Nowadays, everyone is using cloud computing. From tech companies to the pizza place down the block – cloud computing has made its way into virtually every industry in the market. However, no matter how prevalent it seems, not many people know that much about the intricacies of this impressive technology.

What is Cloud Computing?

To put it simply – cloud computing is the act of using an interconnected network of Internet-hosted remote servers to manage, store and process data. In cloud computing, data is accessed over the Internet rather than through a computer’s hard drive. Because of this, cloud computing is often thought of as an insurance policy should a computer break down or suffer a catastrophic hard drive failure. Cloud computing is used for everything from banking to data sharing and, because it allows multiple computers on a local network to access data, it has become a popular form of technology among companies of all sizes and staffing levels in a variety of industries.

Cloud Computing Facts

By now, it’s obvious that the cloud is widely used and that people spend a great deal of money creating, managing and upgrading their cloud computing systems, but you may be wondering how widely used it is and how much money the cloud draws. Here are some fascinating facts to wrap your mind around:

Nearly one-half of US Government agencies use the cloud.

Annually, these agencies spend $2 billion on creating, supporting and maintaining cloud services. Some experts say that the government is the largest user of the cloud in the world. Within the different branches of the government that use the cloud, commercial clouds, private clouds and shared clouds are all used. Private clouds, specifically, are employed by the government in an attempt to maintain security and control over the cloud.

Banking produces the most activity within the cloud.

This is due in large part to the introduction of widespread mobile banking services in 2013. Additionally, the rise of crowdfunding services and money management services like PayPal have grown, driving the act of paying virtually for goods through the roof. With the rising popularity of virtual currencies like Bitcoin, this trend of cloud computing for banking is only projected to continue.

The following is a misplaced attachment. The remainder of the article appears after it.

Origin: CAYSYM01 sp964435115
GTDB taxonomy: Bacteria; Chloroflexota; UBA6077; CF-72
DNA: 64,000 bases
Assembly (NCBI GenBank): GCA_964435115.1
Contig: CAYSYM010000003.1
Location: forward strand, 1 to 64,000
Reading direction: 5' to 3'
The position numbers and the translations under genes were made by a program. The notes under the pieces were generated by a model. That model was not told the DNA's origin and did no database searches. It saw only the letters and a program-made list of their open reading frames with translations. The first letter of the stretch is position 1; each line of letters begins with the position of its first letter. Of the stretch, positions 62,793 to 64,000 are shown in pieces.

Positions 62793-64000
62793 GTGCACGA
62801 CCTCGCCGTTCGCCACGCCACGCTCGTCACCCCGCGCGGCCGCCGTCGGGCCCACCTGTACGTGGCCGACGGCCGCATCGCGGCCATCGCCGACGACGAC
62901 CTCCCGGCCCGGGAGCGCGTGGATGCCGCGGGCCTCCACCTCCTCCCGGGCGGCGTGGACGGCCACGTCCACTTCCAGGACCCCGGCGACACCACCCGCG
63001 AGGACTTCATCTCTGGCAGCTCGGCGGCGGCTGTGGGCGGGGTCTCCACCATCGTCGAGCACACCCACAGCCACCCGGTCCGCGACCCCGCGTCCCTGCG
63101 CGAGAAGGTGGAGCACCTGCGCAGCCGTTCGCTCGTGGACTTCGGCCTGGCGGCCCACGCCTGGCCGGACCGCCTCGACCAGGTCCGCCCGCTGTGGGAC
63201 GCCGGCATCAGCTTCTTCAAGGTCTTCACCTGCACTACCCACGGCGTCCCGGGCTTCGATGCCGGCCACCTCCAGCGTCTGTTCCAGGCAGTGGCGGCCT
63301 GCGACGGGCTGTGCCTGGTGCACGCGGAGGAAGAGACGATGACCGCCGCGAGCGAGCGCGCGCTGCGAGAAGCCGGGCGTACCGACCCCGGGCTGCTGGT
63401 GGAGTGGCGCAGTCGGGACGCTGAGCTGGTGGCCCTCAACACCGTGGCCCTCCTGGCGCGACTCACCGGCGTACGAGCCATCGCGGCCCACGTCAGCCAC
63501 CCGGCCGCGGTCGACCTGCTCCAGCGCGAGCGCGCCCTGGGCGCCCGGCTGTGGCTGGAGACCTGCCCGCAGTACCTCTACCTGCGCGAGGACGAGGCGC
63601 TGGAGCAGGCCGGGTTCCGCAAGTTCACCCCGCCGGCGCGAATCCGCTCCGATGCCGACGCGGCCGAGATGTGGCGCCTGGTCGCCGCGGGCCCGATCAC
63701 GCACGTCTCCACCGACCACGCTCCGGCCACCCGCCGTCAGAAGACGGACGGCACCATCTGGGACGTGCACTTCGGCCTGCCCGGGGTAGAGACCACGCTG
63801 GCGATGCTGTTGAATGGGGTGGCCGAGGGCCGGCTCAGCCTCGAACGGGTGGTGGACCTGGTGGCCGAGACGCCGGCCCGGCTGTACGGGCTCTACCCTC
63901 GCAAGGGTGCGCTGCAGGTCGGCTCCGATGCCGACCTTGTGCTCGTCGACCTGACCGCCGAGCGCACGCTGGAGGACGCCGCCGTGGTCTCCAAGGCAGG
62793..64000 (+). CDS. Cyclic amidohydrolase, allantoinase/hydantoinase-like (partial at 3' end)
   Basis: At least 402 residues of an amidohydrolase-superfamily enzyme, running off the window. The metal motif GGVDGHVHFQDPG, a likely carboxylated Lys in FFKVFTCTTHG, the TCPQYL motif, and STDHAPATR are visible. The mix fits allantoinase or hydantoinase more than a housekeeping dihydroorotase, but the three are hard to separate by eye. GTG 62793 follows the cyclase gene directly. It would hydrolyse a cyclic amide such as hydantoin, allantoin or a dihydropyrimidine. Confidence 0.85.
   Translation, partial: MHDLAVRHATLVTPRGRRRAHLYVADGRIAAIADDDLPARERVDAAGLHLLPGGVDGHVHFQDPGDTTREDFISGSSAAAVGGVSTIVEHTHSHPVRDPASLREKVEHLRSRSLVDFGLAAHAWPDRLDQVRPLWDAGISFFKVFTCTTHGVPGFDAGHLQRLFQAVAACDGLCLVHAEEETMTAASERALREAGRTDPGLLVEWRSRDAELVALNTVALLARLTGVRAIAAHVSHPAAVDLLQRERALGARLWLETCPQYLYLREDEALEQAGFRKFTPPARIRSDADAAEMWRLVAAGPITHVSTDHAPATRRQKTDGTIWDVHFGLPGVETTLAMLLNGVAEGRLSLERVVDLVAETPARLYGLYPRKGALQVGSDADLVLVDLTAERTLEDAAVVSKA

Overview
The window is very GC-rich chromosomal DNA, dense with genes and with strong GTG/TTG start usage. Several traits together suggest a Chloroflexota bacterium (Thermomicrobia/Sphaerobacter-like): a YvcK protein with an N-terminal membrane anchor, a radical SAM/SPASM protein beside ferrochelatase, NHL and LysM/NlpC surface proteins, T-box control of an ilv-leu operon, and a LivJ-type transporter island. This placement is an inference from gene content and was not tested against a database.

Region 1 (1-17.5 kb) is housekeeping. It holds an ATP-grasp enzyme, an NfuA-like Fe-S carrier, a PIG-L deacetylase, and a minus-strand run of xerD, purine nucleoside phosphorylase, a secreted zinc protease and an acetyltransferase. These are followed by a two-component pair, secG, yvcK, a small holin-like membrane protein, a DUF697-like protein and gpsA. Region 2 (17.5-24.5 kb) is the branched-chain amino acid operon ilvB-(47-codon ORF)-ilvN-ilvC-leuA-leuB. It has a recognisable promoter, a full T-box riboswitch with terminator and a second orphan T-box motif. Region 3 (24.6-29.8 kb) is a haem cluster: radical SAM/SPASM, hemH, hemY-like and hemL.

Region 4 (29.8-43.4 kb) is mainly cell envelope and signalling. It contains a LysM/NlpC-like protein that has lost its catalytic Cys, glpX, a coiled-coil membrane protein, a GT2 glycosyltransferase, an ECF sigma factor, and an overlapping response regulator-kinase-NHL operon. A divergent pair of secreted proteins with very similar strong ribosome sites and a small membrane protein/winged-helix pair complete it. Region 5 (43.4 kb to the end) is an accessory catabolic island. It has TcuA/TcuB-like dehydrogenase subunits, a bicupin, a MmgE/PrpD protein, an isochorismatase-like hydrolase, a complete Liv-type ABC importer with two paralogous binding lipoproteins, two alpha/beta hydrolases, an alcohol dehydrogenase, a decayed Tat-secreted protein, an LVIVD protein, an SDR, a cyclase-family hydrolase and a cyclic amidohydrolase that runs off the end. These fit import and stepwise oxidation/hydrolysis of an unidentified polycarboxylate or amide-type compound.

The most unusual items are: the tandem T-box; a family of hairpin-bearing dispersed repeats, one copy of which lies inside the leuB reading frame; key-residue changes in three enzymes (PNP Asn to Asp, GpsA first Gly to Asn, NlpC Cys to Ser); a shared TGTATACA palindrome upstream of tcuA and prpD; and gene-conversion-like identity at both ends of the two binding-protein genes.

The cloud computing market is projected to reach $106 billion by 2016.

This represents a 30% growth rate from 2013. This is especially stark when you take into account that the entire enterprise IT industry is only expected to experience a 5% growth rate between 2013 and 2018. Additionally, experts project that by 2018, 59% of all of the cloud’s workload will be the result of Software-as-a-Service This represents a 41% increase since 2013.

60% of U.S. IT decision makers trust the security of the cloud.

When it comes to storing sensitive data in the cloud, the grand majority of IT experts aren’t concerned. Additionally, 80% of enterprises globally use the cloud to store their data. What’s more, 82% of companies reported saving money when they adopted the cloud and 14% report downsizing their IT department as a result of the presence of the cloud.

Within the next five years, the public cloud will experience a 44% growth.

This is in contrast to the 9% growth rate that is projected for “on premise” and hard drive based forms of computing.

80% of companies that adopt the cloud see improvements within their IT departments within six months.

These improvements were generally in the areas of efficiency, quality and security. Additionally, moving to the cloud helped these companies save money, cut costs and use staff more efficiently. After adopting the cloud, upwards of 90% of IT decision makers saw marked improvements in at least one area of the IT department.

2014 represented the first year when the majority of workloads were on the cloud.

In 2014, 51% of workloads were processed via the cloud. This is compared to 49% processed in traditional IT space. Since global data center traffic is predicted to increase threefold between 2012 and 2017, this number will only continue to go up.

With these statistics in mind, it’s clear that the future of the cloud looks bright and that companies that choose to adopt the cloud see large and almost immediate benefits. From high-level enterprise data storage to simple financial processing, the cloud is a fantastic go-to system for businesses in all industries and of all sizes. In addition to providing unparalleled security and ease of access, the cloud offers the added benefit of helping companies stay connected, access data easily and do business in a more streamlined fashion.

To learn more about cloud computing, visit Allied Telecom today.